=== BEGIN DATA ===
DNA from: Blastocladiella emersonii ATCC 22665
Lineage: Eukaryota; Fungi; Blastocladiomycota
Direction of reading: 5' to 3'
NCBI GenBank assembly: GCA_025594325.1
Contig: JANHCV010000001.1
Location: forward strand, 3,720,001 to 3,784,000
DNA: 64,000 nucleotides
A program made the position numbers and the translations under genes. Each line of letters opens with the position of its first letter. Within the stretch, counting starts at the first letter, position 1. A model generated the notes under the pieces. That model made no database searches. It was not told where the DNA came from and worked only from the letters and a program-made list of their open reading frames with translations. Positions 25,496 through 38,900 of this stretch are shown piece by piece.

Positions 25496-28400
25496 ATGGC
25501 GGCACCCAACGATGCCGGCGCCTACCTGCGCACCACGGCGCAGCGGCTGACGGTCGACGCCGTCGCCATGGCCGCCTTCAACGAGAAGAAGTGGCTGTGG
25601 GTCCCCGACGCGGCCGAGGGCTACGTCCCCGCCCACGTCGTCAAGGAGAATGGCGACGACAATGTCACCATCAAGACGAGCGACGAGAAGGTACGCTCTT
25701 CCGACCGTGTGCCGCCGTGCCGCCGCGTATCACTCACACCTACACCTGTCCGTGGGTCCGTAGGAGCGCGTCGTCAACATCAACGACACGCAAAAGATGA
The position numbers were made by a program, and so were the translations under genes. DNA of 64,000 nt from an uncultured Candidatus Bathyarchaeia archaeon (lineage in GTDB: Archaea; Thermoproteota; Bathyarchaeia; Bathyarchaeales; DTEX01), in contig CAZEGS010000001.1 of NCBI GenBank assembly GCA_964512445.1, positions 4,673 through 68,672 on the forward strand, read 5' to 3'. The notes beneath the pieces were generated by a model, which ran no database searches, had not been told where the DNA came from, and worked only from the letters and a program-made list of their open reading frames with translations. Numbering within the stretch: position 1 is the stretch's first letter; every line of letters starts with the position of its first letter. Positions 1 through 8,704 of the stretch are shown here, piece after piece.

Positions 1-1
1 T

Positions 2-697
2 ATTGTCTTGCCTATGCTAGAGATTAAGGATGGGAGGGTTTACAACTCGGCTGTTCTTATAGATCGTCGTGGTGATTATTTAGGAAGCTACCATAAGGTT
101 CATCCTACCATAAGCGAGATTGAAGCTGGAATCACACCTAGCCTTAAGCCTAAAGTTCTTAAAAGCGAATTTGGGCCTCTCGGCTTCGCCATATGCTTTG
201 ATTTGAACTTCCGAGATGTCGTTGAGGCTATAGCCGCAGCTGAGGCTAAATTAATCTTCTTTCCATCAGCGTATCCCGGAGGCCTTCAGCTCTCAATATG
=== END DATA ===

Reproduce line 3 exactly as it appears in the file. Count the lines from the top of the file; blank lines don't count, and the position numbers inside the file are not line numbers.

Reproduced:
Direction of reading: 5' to 3'